Suspected poachers ‘kill 14 elephants with cyanide’ in Zimbabwe



Suspected poachers used cyanide to kill 14 elephants in Zimbabwe’s western and in the north since Sept 26, the national wildlife agency said on Tuesday

Hwange, home of Zimbabwe’s most famous lion Cecil who was killed by an American dentist in July, holds 53,000 elephants, twice the park’s carrying capacity, the park’s agency says.

The Zimbabwe Parks and Wildlife Management Authority spokeswoman Caroline Washaya-Moyo said six elephants were killed on Sept. 26 inside Hwange park and their tusks were removed.

A photo from 2013 in which workers look at a rotting carcass in Hwange National Park, Zimbabwe Photo: AP
A photo from 2013 showing an elephant, a cow and two calves dead at mineral site, Zimbabwe

On Oct 2, rangers discovered the carcasses of another five elephants that had been killed after poachers mixed cyanide with coarse salt and maize cobs as bait for the animals, she said.

Dead elephants at Hwange National Park, Zimbabwe

Washaya-Moyo said three elephants were poisoned by oranges laced with cyanide in a game park in Kariba, north of Zimbabwe, bringing to 14 the number of elephants killed.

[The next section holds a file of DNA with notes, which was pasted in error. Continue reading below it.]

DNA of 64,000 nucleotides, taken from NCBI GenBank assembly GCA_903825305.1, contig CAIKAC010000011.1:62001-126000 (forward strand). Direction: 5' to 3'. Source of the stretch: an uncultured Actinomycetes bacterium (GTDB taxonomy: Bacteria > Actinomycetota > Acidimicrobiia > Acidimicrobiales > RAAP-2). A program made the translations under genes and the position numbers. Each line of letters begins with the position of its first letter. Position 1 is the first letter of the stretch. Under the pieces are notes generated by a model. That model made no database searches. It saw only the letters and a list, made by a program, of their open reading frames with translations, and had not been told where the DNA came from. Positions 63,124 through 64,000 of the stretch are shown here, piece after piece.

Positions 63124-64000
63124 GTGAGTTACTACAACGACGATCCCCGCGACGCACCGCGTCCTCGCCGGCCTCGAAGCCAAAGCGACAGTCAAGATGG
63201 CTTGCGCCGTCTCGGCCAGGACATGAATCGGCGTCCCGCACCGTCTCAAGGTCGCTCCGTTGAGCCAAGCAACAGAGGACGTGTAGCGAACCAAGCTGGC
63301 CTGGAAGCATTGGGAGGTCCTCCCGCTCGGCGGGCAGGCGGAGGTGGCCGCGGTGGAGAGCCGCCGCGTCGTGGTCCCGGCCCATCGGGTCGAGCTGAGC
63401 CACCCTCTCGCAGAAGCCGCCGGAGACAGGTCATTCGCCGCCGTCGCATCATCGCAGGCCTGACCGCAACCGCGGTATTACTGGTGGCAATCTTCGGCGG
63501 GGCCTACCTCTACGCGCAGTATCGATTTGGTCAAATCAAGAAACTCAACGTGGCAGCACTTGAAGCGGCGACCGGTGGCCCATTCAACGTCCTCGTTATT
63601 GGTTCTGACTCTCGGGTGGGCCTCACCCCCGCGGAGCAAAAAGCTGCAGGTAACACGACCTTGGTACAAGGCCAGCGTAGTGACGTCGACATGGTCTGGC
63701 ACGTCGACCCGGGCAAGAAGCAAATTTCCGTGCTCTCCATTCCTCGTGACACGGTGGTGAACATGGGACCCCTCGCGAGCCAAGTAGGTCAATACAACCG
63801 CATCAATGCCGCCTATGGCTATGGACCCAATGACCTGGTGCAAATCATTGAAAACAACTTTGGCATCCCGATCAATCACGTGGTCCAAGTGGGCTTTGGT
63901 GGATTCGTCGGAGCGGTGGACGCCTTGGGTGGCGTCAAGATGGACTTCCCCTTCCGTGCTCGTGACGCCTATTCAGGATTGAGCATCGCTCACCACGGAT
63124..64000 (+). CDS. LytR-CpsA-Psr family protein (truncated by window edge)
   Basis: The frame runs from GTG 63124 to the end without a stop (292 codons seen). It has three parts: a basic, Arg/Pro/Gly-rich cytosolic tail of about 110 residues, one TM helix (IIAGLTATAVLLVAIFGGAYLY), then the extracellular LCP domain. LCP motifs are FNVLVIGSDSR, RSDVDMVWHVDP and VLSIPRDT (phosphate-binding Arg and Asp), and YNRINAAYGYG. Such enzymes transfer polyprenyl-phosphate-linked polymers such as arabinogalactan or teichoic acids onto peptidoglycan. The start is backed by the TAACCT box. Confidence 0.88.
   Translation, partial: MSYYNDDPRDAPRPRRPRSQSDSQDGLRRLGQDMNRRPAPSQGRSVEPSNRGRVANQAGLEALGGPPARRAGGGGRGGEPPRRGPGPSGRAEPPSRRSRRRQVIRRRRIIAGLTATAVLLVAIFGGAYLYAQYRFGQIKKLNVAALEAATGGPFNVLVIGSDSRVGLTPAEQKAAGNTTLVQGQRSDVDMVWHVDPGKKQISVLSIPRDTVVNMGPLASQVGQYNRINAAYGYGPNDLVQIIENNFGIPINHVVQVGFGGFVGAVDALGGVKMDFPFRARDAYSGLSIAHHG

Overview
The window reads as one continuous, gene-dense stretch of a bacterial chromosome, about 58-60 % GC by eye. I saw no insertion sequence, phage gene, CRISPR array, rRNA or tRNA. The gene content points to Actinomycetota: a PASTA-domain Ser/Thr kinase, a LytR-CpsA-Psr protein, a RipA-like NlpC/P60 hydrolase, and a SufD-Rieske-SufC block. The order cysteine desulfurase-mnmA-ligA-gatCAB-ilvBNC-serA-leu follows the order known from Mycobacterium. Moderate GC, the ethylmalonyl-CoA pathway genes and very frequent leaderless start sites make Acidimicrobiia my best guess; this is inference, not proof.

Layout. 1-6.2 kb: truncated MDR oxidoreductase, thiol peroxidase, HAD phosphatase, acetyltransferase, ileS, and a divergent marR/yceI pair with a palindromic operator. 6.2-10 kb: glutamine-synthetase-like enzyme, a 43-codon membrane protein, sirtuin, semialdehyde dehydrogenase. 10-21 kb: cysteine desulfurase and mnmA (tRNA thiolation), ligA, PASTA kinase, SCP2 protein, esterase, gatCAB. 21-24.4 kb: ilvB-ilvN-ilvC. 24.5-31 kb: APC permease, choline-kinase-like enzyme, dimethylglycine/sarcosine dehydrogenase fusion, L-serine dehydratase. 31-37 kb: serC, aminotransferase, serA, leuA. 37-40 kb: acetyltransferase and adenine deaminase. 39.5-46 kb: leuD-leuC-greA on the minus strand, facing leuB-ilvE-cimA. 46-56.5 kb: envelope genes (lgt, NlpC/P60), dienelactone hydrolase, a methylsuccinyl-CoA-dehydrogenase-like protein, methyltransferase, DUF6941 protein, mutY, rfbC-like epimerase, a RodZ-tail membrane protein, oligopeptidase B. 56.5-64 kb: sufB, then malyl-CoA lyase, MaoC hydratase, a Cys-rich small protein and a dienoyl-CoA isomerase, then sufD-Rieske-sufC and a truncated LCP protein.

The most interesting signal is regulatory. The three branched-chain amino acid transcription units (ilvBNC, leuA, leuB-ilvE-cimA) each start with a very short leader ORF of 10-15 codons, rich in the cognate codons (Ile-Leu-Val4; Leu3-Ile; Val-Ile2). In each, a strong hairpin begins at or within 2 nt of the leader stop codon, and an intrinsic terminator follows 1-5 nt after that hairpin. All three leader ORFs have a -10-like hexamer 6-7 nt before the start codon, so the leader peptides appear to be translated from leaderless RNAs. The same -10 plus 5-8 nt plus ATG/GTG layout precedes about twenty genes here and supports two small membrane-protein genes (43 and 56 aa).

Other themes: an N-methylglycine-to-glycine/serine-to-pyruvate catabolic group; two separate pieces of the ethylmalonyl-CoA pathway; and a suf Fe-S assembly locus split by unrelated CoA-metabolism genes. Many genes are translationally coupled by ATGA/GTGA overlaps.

Cecil was a popular attraction among visitors to the Photo: AFP

Cyanide is widely used in Zimbabwe’s mining industry and is relatively easy to obtain.

“No arrests have been made in all the cases and investigations are still in progress,” Washaya-Moyo said.

Over the years poachers have used rifles and other traps to poach Zimbabwe’s elephants, but started using cyanide in 2013.

conservation groups said in 2013 as many as 300 elephants died in Hwange park after poachers laced salt pans with cyanide. The government strongly disputed the figure, saying only a few dozen animals had died.

This article was first published by The Telegraph on 06 Oct 2015.

 

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